progress report; drug synthesis; native chemical ligation;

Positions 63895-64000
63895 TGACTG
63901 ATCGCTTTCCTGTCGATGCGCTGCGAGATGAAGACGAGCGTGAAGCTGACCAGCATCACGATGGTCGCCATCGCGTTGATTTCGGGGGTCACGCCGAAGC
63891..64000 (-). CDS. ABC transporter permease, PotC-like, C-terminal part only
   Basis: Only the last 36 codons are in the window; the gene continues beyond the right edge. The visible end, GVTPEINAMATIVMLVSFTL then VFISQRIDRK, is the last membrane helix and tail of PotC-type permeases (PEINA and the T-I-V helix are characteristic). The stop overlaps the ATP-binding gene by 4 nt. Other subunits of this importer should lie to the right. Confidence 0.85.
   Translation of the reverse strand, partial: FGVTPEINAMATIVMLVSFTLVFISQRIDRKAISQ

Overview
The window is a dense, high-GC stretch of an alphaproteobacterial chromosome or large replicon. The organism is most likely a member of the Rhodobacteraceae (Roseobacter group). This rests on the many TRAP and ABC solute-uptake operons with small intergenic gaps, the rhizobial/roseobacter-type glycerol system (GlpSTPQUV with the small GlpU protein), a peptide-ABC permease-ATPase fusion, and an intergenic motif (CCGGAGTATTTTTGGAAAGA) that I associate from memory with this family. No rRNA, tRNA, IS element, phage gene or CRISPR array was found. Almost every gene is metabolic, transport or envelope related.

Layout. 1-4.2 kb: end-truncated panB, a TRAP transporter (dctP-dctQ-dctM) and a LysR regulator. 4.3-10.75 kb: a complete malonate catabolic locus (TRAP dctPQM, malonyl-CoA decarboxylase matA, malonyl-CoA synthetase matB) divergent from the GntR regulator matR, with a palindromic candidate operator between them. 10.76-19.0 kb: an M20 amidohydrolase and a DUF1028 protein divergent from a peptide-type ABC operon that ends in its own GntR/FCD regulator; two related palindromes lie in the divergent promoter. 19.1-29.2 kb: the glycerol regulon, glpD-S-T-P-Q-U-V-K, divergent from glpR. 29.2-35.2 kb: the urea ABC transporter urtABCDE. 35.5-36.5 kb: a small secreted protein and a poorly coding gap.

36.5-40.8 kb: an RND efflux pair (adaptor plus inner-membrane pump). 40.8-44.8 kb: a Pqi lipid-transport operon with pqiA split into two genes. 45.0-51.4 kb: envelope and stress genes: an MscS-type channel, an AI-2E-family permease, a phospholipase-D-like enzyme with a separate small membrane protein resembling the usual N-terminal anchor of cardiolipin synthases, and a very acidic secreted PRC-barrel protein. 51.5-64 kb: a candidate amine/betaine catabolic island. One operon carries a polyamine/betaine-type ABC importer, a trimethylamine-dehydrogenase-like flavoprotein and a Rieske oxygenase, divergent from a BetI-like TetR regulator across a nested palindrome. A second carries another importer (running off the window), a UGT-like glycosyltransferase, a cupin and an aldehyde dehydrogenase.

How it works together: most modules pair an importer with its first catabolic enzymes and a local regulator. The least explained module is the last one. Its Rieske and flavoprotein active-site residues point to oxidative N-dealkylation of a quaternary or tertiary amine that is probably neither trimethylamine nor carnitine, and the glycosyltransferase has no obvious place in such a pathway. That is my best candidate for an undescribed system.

The influenza A virus integral membrane protein, M2, is a proton-conducting channel. The ability of influenza A virus to unpack its genome, replicate, and infect its host is contingent upon the M2-mediated acidification of the viral interior. The antiviral drugs amantadine and rimantadine were previously effective in blocking proton influx through M2; however, mutations in the proton channel have rendered these drugs ineffective. Multiple models for the inhibiting mechanism of the adamantane drugs have been hypothesized. In an attempt to better understand the mechanism of M2 inhibition, and ultimately to assist in the development of a replacement M2-targeting antiviral drug, we have set out to determine the site of interaction between rimantadine and M2 using native chemical ligation, a reaction that will result in the formation of a peptide bond between the cysteine residue of mutated M2 and a rimantadine thiol group. We report that we have made significant progress towards growth, harvest, and purification of the M2 (22-62) mutants S31C and G34C (mutation names being based on the full-length protein residue numbers). Additionally, we have successfully synthesized the second to last intermediate, an azido alcohol, of our rimantadine thiol synthesis scheme with 82% yield. This report indicates our progress towards the completion of our project, a project which we believe will assist with further understanding the interaction between M2 and antiviral drugs.